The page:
Facts on the Ground: Archaeological Practice and Territorial Self-Fashioning in Israeli Society

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University of Chicago Press, Feb 1, 2002 - Social Science - 366 pages
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Archaeology in Israel is truly a national obsession, a practice through which national identity—and national rights—have long been asserted. But how and why did archaeology emerge as such a pervasive force there? How can the practices of archaeology help answer those questions? In this stirring book, Nadia Abu El-Haj addresses these questions and specifies for the first time the relationship between national ideology, colonial settlement, and the production of historical knowledge. She analyzes particular instances of history, artifacts, and landscapes in the making to show how archaeology helped not only to legitimize cultural and political visions but, far more powerfully, to reshape them. Moreover, she places Israeli archaeology in the context of the broader discipline to determine what unites the field across its disparate local traditions and locations.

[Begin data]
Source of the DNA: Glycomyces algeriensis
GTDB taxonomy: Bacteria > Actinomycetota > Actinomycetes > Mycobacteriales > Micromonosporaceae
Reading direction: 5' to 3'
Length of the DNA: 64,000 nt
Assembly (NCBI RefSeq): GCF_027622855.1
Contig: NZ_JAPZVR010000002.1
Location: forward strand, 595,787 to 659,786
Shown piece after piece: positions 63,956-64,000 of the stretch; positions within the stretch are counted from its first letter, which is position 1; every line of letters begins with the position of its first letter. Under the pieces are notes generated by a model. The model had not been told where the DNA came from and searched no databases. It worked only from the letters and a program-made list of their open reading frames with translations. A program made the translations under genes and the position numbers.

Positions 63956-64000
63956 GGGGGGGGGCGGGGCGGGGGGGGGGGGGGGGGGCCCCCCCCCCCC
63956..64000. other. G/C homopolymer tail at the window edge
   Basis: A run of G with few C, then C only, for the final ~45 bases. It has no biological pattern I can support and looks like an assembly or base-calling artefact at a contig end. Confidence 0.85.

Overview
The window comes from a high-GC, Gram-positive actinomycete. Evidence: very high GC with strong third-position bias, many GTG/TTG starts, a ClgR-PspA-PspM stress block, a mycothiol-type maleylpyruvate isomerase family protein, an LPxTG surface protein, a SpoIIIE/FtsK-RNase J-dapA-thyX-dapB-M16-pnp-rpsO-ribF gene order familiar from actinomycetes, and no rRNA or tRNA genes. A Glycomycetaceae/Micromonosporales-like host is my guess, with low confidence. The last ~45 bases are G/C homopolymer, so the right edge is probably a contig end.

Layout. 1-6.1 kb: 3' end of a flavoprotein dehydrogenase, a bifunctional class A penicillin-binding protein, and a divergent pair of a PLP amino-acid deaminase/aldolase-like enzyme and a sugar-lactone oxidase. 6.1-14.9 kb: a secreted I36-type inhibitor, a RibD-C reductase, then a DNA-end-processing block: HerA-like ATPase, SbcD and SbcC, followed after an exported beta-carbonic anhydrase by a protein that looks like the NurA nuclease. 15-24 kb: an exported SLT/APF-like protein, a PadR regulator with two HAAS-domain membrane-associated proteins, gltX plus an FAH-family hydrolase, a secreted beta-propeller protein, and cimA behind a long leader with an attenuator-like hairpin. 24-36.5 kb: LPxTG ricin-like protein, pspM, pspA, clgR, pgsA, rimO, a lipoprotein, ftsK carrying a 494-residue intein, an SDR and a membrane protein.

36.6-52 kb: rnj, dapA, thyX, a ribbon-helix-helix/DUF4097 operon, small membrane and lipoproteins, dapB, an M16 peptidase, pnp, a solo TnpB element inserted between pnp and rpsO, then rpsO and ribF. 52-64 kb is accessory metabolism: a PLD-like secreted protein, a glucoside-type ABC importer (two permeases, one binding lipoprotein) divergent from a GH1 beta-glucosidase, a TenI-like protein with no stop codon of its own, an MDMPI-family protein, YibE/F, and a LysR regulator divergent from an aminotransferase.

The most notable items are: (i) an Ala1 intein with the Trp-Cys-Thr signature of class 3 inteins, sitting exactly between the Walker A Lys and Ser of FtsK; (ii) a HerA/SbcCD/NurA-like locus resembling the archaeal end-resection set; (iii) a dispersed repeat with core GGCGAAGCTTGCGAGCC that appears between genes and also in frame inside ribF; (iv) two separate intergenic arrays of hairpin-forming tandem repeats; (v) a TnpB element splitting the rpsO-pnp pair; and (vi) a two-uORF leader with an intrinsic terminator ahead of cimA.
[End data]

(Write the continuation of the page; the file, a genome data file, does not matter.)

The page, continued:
Boldly uncovering an Israel in which science and politics are mutually constituted, this book shows the ongoing role that archaeology plays in defining the past, present, and future of Palestine and Israel.

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Review: Facts on the Ground: Archaeological Practice and Territorial Self-Fashioning in Israeli Society

User Review  - Robert Davis - Goodreads

Controversial, yet obvious Read full review

Review: Facts on the Ground: Archaeological Practice and Territorial Self-Fashioning in Israeli Society

User Review  - Elizabeth - Goodreads

As discussed in Jane Kramer's "The Petition" in the 14 Apr 2008 issue of The New Yorker. Nadia Abu El-Haj was also formerly associated with the University of Chicago, and this book was published by ... Read full review

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About the author (2002)

Nadia Abu El-Haj is an assistant professor in the Department of Anthropology at the University of Chicago.

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